“The myth that people with diabetes should not eat any sugar still persists but the truth is that people with diabetes can eat sugar,” say the experts at Diabetes UK. In other words, whether you’re catering for a diabetic friend or you’ve just been diagnosed, you can continue to enjoy all your favourite cakes. However, maintaining a regular eating pattern and a balanced diet are important to the management of the condition. Here are some tips on reducing fat and sugar in your baking.
Contrary to popular opinion, being diabetic doesn’t mean sugar is a no-no; simply that a well-balanced diet becomes more important. Today, management of blood sugar is easier and more accurate, so most diabetics continue to enjoy everything they like – in moderation. This often involves reducing the sugar or fat in meals and treating cake as an occasional indulgence. But if you’re baking for a diabetic friend or relative, you shouldn’t be shy to offer them a slice of freshly-baked cake or a tasty cupcake.
Breadmaker Citrus Tea-Loaf
Make this fragrant Tea-bread in a bread machine, then slice and serve with butter at tea-time. Perfect with a steaming cup of Green Tea!
- 1.5tsp dried yeast
- 450g (1lb) strong white bread flour
- Pinch salt
- 1tsp Mixed Spice
- 3tbsp brown sugar
- 2tbsp margarine
- Grated rind and juice of 1 lemon and 2 oranges
- 1 cup brewed tea (hot)
- 1 egg, beaten
- 450g (1lb) dried fruit – choose a combination of chopped dates, sultanas, raisins, dried banana, ready-to-eat apricots, etc.
- Put the yeast, flour, salt, spice and sugar into the bread pan (in that order).
- Squeeze the lemon and orange juice into a measuring jug and make up to 250ml with hot tea. Tip half of the liquid into the dry ingredients, then melt the margarine in the remaining liquid, stirring until it starts to dissolve, and add it all to the bread pan.
- Finally, beat an egg and add it to the pan – without stirring.
- If your machine doesn’t have a ‘raisin’ setting, add the dried fruit at this point. Now put the pan into your breadmaker and set to ‘cake’ or ‘basic’. (If you have a ‘raisin’ setting, choose this, and add the dried fruit when prompted.)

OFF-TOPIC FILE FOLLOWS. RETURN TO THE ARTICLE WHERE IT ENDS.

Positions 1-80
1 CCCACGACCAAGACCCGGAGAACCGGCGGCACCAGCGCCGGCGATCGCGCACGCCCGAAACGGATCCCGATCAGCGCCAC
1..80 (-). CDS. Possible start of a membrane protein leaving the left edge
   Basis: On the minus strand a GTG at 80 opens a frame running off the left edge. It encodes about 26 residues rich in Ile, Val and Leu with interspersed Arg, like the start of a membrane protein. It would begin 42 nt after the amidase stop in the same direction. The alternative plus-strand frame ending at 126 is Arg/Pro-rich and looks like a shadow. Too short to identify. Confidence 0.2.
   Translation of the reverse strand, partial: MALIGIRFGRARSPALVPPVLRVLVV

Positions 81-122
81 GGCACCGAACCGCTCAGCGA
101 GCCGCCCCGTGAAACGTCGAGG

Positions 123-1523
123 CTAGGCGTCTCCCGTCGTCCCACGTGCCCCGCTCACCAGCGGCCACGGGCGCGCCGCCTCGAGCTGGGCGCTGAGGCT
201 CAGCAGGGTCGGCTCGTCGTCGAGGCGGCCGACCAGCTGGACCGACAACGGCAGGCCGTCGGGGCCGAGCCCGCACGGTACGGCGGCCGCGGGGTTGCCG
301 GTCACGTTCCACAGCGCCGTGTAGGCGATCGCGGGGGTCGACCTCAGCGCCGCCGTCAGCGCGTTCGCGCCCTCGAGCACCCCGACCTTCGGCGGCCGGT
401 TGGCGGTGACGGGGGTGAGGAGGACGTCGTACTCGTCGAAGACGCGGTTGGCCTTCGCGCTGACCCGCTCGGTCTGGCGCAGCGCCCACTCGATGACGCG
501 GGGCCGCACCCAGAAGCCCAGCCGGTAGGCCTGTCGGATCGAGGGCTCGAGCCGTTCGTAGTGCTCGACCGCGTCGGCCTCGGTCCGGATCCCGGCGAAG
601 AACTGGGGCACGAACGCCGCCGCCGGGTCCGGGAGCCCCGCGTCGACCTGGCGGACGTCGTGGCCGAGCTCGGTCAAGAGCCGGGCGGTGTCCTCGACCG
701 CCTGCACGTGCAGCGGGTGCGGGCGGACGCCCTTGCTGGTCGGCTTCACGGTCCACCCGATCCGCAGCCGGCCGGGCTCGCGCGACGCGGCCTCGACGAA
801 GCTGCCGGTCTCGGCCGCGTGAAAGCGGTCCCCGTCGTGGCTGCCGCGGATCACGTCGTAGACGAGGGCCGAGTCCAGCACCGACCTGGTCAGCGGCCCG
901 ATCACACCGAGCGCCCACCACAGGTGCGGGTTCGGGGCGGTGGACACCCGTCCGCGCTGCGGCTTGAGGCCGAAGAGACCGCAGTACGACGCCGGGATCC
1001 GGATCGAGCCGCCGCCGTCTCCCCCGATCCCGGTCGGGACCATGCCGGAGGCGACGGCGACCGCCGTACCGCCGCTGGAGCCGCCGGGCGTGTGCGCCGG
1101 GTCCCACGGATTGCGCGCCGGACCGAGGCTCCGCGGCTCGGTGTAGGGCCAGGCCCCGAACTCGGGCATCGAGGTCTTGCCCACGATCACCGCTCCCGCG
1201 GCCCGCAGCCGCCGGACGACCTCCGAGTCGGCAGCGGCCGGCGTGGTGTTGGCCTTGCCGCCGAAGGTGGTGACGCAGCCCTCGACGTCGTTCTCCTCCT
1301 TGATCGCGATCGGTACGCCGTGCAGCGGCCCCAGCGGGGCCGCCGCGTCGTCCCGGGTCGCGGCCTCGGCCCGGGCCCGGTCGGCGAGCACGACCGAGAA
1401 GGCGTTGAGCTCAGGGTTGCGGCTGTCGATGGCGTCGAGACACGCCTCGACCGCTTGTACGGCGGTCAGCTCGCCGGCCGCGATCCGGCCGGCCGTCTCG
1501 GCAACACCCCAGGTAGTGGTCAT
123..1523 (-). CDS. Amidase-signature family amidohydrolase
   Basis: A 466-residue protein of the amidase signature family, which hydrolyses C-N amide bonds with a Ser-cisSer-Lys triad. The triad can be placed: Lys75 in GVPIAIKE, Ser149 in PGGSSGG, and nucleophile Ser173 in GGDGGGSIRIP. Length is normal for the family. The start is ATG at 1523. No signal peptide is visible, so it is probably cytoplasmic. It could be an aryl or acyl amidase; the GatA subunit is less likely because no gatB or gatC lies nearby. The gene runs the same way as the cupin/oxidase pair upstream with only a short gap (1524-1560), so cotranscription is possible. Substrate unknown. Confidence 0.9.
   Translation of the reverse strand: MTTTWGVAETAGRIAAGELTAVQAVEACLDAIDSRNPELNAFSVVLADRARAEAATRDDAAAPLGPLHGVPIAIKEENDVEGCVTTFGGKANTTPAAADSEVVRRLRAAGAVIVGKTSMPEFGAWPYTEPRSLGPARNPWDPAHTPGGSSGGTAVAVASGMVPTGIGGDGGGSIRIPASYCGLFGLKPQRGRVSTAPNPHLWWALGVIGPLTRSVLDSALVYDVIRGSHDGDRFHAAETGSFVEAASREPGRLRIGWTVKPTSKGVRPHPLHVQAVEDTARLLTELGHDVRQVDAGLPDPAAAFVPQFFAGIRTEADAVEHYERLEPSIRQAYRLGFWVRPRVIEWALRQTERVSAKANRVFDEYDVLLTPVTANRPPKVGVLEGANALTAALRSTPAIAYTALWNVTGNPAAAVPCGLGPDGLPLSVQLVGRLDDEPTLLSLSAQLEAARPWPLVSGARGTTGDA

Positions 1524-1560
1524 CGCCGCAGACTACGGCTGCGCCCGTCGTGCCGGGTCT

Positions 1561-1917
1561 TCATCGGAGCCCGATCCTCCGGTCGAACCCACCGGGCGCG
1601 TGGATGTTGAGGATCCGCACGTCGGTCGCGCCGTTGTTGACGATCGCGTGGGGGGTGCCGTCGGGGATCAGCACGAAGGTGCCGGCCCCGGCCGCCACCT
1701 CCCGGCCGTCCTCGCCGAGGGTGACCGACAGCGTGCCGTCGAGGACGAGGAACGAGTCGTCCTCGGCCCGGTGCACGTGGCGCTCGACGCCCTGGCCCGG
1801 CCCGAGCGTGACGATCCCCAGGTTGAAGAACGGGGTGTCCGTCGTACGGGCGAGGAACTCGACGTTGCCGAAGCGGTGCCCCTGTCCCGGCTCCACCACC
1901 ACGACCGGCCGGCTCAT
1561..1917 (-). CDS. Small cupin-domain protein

With almonds in place of biscuits, low-fat margarine to bind, and half-fat cream cheese, this Cheesecake is half as wicked as regular cheesecake – and tastes every bit as good. Make it with orange or lemon, or a mixture of both.
- 50g (2oz) digestive biscuits, whizzed to crumbs
- 50g (2oz) ground almonds
- 25g (1oz) margarine
- 450g (1lb) (two boxes) half-fat cream cheese
- 150g (5oz) caster sugar
- 4 eggs
- Zest of one lemon or orange
- 1tbsp lemon/orange juice
- 75ml (3floz) crème fraiche
- Crush the biscuits and almonds in a plastic bag, or using a food processor.
- Melt the margarine and stir it into the biscuits, then press this into an 8” round tin, wrap bottom of the tin in foil, and put into the freezer.
- For the cheesecake, blend the cream cheese, sugar, eggs, zest, lemon or orange juice, and crème fraiche with an electric whisk or in a processor. It will look sloppy but that’s good — pour onto the biscuit base and carefully slide onto the middle oven shelf.
- Bake at 140ºC (275 F) for 40 minutes – 1 hour, checking often – the centre will be wobbly but just set.
- Cool in the tin – it will firm more as it cools. Dust with icing sugar or frosted rosemary and serve in delicate slices.
Lower-Fat Sponge With Honey
Honey is a good natural substitute for sugar, bringing a floral sweetness to your baking. Try swapping it for some of the sugar in other favourite recipes, reducing the margarine a little to adjust for the syrupy consistency of the honey.
- 200g (7oz) self raising flour, sieved
- 1tsp baking powder
- 1 tbsp runny honey
- 150g (5oz) margarine
- 75g (3oz) unrefined caster sugar
- 2 eggs, beaten
- 1-2 tbsp milk
- If you’d prefer to make this in a food processor, blend everything following the all-in-one method, until a smooth batter is achieved.
- Otherwise, cream the margarine with the sugar until pale and fluffy. Add the honey and eggs and beat vigorously to mix.
- Sift the flour and baking powder into the bowl, and fold together gently.
- Finally add the milk a little at a time to achieve a dropping consistency.
- Tip into a greased and papered 8” tin, and bake at 180ºC for about 40 minutes. Cool on a wire rack.